Health & Hereditary Diseases
The Kooikerhondje, although a healthy breed, can be genetically prone to some of the diseases listed below (and under health updates on our homepage). Due to the diligence of Kooiker enthusiasts around the world, these problems have been controlled through selective breeding. Testing is available for most problems, and we encourage all owners, even normal pet owners, to submit their dogs for testing so we may monitor and evaluate the health of the Kooikerhondje in the United States.
Read about common health issues below
Mandiger update on Polymyositis summer 2019
November 2020 – Update polymyositis research and improvement in the treatment of polymyositis:
It is assumed to be an autoimmune disease that causes chronic inflammation of one or more muscle groups resulting in loss of functionality and muscle weakness in the affected areas. Myositis is a progressive form of the disease with a very poor prognosis. We see two groups. The first group consists of relatively young dogs with swallowing or eating problems. The second group consists of dogs that are young to middle aged and have more musculoskeletal problems and sometimes a combination with swallowing problems. Depending on the location , the most common symptoms are:
- reduced endurance
- muscle weakness
- swallowing problems
- general fatigue
- lack of drive to play or walk
- walking with curved back
- poor appetite.
Because many symptoms are also features of other disorders, this condition is often difficult to recognize. If left undiagnosed, Myositis is lethal; if diagnosed early, available treatments are immunosuppression and management with steroids. Kooikers with Myositis seem to pass away at 3 or 4 years after being diagnosed. Myositis in general can be hereditary or caused by infections, autoimmune diseases and toxins. It can be misdiagnosed as Myasthenia Gravis, for example, by veterinarians. In order to make a definitive diagnosis, a muscle biopsy by a qualified veterinarian is required. This tricky disease has been found more often in the Kooikerhondje population in recent years. We hope that current research in the Netherlands will give us a better understanding of the disease in the near future.
Professor Paul J.J. Mandigers from the Veterinary Faculty at the University in Utrecht gave a lecture about polymyositis during the Symposium of the VHNK. Here is the summary:
VHNK Health Symposium Nov 2017:
Polymyositis (and HNM) in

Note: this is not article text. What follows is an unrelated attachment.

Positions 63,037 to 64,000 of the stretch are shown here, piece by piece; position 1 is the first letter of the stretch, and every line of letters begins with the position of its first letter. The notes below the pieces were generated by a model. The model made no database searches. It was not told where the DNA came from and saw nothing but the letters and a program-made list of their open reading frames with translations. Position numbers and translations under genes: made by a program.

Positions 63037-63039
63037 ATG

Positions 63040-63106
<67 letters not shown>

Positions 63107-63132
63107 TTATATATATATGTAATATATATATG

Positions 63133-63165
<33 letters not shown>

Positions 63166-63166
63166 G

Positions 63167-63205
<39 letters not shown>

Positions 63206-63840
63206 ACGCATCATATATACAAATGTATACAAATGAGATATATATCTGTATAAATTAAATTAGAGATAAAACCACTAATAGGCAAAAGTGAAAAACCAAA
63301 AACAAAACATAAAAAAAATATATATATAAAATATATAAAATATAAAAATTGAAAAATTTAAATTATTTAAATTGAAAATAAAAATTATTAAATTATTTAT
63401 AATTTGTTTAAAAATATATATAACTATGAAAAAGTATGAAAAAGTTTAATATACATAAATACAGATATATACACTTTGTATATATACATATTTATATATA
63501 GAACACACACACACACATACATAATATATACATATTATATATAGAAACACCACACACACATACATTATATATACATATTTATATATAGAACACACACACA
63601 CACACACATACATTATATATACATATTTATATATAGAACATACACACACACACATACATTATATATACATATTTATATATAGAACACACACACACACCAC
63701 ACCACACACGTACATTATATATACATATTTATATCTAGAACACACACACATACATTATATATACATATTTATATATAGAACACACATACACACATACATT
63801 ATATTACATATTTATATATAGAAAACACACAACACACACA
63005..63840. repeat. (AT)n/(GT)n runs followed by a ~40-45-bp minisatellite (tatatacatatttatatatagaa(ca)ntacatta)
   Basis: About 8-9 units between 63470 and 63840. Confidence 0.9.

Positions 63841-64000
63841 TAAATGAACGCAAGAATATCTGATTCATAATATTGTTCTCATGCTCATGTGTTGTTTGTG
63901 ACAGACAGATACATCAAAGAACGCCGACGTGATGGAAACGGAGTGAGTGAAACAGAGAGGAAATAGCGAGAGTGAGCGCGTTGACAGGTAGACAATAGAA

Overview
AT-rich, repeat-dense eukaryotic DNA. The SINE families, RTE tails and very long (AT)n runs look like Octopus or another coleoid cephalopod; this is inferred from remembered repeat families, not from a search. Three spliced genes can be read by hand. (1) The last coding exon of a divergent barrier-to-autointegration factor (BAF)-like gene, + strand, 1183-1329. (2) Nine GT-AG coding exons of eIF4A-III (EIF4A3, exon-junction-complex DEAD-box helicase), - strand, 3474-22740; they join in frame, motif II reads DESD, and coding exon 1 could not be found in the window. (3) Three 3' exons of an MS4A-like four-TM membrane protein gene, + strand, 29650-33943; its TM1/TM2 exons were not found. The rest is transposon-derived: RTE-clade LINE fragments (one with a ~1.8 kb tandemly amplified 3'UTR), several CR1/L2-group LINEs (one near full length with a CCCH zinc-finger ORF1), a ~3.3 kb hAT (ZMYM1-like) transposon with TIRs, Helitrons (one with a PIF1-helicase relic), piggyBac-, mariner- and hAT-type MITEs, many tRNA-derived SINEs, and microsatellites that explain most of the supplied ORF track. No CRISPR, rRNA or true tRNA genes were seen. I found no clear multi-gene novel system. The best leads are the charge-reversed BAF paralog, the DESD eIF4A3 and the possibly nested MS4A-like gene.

“Het Nederlandse Kooikerhondje”
By Dr. Paul Mandigers
Dr. Paul Mandigers discussed the relevance of HMN ( hereditary necrotizing myelopathy) and polymyositis (PMN) to breed health.
His colleagues of ECGC (Expertise Centre Genetics Companion Animals) conceptualize development of a breeding app. This app would utilize various resources such as pedigree, molecular markers, health data, show results etc to support estimated breeding values.
Contrasting the differences in research cost and details between HMN and PMN, funding is needed to continue the more elusive search for PMN carrier testing.
Clinically dogs with PMN may present with problems swallowing ( eating, drinking, salivation) and/ or locomotion. Presentation is varied from mild to severe with progression ranging from resolution to reoccurrence to demise. Relying on reported data from the Dutch club registration, approximately 2% of dogs are affected with a carrier rate of 20-30%. Roughly 17% present under 1 year of age; 25% between 1-2 years or age; 11% between 2-3 years of age; 11% between 3-4 years of age and 36% are greater than 4 years of age at time of presentation.
In muscle biopsies (the current goldstandard to diagnose), variants of lymphocytic polymyositis, eosinophilic (lymphocytic) polymyositis and granulomatous histiocytic polymyositis and various combinations exist with mild to severe symptoms. Recognition of mild cases can be difficult with elevation of CK (creatine kinase) suggestive but not diagnostic of disease. Due to differing presenting phenotype so, treatment has ranged from supplements to corticosteroids to spontaneous resolution with varying responses.
No genetic test has been developed yet.